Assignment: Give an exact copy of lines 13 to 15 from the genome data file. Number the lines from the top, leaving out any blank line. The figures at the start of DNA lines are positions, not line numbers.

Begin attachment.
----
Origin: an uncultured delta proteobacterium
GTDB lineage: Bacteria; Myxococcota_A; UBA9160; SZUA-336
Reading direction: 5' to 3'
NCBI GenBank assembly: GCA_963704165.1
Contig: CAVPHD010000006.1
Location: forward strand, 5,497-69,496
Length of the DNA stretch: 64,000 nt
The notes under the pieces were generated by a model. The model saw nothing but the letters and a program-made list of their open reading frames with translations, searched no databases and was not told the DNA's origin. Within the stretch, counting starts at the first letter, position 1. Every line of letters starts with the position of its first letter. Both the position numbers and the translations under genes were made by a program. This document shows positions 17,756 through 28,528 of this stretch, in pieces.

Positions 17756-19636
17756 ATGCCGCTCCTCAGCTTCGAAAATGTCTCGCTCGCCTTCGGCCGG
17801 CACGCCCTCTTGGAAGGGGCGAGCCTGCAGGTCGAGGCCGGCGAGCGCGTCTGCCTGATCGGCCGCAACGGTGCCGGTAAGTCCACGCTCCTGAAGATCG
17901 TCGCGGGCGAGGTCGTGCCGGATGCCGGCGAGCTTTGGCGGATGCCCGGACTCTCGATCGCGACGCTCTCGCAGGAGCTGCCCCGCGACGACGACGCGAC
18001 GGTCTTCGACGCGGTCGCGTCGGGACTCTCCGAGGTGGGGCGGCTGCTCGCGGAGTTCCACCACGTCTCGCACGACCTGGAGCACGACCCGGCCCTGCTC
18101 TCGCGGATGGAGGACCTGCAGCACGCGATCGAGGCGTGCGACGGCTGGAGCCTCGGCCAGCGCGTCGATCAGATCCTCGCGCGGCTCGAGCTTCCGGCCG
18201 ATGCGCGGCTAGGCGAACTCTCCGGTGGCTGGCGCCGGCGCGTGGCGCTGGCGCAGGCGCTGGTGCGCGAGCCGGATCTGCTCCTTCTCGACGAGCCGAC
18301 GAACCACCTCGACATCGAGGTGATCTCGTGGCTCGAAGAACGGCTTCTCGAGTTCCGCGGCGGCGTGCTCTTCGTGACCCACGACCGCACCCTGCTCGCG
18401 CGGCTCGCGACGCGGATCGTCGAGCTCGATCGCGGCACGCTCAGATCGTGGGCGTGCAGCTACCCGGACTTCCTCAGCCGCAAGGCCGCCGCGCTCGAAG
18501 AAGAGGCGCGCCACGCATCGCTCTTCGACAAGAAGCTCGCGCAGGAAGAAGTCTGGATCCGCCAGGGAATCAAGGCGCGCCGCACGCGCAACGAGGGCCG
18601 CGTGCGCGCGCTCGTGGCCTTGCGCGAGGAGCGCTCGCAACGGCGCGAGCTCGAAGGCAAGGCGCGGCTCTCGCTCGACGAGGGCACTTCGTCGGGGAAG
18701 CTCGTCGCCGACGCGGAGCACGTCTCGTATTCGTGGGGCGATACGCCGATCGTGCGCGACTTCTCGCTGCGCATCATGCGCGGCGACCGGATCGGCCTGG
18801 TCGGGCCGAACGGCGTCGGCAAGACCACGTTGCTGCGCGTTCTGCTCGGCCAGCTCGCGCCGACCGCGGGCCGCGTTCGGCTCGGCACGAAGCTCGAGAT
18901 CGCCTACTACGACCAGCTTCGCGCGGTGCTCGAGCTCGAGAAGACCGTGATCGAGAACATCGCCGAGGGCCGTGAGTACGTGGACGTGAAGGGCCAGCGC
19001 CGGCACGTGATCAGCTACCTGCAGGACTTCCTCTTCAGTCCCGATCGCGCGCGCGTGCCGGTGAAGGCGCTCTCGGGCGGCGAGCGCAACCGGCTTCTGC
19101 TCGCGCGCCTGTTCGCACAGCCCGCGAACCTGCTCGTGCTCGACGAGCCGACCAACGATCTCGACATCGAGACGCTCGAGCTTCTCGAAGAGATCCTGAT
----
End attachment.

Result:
18001 GGTCTTCGACGCGGTCGCGTCGGGACTCTCCGAGGTGGGGCGGCTGCTCGCGGAGTTCCACCACGTCTCGCACGACCTGGAGCACGACCCGGCCCTGCTC
18101 TCGCGGATGGAGGACCTGCAGCACGCGATCGAGGCGTGCGACGGCTGGAGCCTCGGCCAGCGCGTCGATCAGATCCTCGCGCGGCTCGAGCTTCCGGCCG
18201 ATGCGCGGCTAGGCGAACTCTCCGGTGGCTGGCGCCGGCGCGTGGCGCTGGCGCAGGCGCTGGTGCGCGAGCCGGATCTGCTCCTTCTCGACGAGCCGAC